Learned a lot from Tim Tuttle's Petrocosmea talk... For the 2009 flower show, class 36 (the non-flowering Pets) had so many entries that it needed to be split into 6 sub-classes. That's remarkable when you consider 12-15 years ago there were few species in cultivation. The only hybrid for years was 'Momo' (P. nervosa x P. flaccida).
At one time, Petrocosmea was considered very difficult to hybridize. Tim attempted hybridization for several years without success. Then he discovered that keeping the plants cool and inside domes for extra humidity produced better flowering and pollen. His cross of P. sericea x P rosettifolia has resulted in a couple of promising hybrids: 'Rosemary Platz' (whose namesake was at the convention and luckily I had a chance to chat with her) and 'Keystones Bantam'. Both have retained the interesting leaf veining of rosettifolia. 'Keystones Bantam' is very petite, as its name suggests.
I am very pleased that leaves of 'Rosemary Platz' that I had put down in March are producing plantlets finally. Tim has suggested that leaf cuttings need little light, cool temperatures, humidity, an open mix and sparse watering. This avoids leaf rot.
Other Pet hybrids have emerged recently also from Joyce Stark ('Shortnin Bread', 'Fluffer Nutter' both P. forrestii x P. flaccida), Jeff Foerderer ('Milan', P begonifolia x P. nervosa) and Nagahide Nakayama ('Asa Blue' and 'Cv25', both re-makes of the 'Momo' cross by its originator). 'Cv 25' has lovely ruffled flowers that occasionally have extra petals.
I find that Pet symmetry and leaf forms really grow on you (no pun intended). Once, I thought they were a little ordinary. Now that I have acquired P. sericea, P. begonifolia, P. minor, (plantlets of 'Rosemary Platz' and P. rosettifolia from leaves and I am waiting for P. sp. 'Yumebutai' leaves) - I have really become a fan and I want more ('Cv 25' or 'Bantam' leaves anyone?)!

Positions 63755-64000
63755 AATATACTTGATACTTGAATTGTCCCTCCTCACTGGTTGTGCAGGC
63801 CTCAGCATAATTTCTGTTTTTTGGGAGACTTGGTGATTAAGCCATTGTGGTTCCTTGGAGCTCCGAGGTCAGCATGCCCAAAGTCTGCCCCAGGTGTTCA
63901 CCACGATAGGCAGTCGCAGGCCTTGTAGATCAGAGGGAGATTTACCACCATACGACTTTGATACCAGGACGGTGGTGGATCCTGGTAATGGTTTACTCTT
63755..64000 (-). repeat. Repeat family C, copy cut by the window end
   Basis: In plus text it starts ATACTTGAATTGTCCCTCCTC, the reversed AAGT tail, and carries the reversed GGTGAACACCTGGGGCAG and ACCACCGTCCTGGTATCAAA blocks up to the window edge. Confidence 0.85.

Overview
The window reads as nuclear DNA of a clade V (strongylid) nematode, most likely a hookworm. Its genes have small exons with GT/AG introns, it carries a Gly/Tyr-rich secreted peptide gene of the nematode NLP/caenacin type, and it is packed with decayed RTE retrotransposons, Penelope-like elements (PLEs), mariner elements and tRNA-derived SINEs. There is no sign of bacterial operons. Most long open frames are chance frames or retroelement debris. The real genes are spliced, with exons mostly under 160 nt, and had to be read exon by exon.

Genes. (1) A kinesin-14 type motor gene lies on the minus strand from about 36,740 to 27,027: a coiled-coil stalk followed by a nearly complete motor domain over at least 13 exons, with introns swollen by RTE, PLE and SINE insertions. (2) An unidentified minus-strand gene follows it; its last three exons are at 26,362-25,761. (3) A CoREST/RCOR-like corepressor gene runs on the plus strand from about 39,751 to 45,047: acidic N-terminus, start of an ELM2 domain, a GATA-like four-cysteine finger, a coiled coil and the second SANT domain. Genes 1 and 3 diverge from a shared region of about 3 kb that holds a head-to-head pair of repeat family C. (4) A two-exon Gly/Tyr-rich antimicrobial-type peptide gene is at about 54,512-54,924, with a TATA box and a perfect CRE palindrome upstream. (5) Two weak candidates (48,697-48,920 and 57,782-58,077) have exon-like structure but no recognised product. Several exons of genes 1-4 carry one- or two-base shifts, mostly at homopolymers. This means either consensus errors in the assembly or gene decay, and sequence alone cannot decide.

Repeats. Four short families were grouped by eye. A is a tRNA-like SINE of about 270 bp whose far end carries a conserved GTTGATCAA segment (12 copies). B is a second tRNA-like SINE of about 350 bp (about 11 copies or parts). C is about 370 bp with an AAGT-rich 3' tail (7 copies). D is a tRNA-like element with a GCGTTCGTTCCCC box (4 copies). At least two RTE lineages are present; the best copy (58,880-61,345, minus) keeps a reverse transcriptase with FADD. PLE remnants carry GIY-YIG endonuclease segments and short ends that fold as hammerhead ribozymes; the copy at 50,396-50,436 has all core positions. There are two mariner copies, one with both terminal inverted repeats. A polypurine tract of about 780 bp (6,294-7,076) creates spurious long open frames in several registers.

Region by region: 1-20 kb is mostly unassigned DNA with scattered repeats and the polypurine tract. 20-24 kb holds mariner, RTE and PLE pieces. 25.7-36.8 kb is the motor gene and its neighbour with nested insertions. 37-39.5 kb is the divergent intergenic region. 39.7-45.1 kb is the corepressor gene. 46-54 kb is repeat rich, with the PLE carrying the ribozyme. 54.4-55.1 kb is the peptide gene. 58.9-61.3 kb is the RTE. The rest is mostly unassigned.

They take up little space and are unique additions to a plant collection. BTW, Tim also had some good cultural tips: Cooler temperatures are beneficial but not absolutely necessary... When wicking Pets need a very porous soil mix, they like it a little drier than AVs or rhizomatous gesneriads and Pets have very shallow roots. Tim thought bulb pans make good pots. Or recycled condiment containers if the plant is small. He said even an azalea pot can be too deep once the plant is ready for a 3" pot (pictured species from the show P. forrestii and P sericea).
[We were fortunate to have Tim as a speaker at our Chapter in March. He passed out a cultural sheet, which he has graciously allowed us to make available on the web. You can find it here - for permission to print etc., please contact Tim directly. --PT editor.]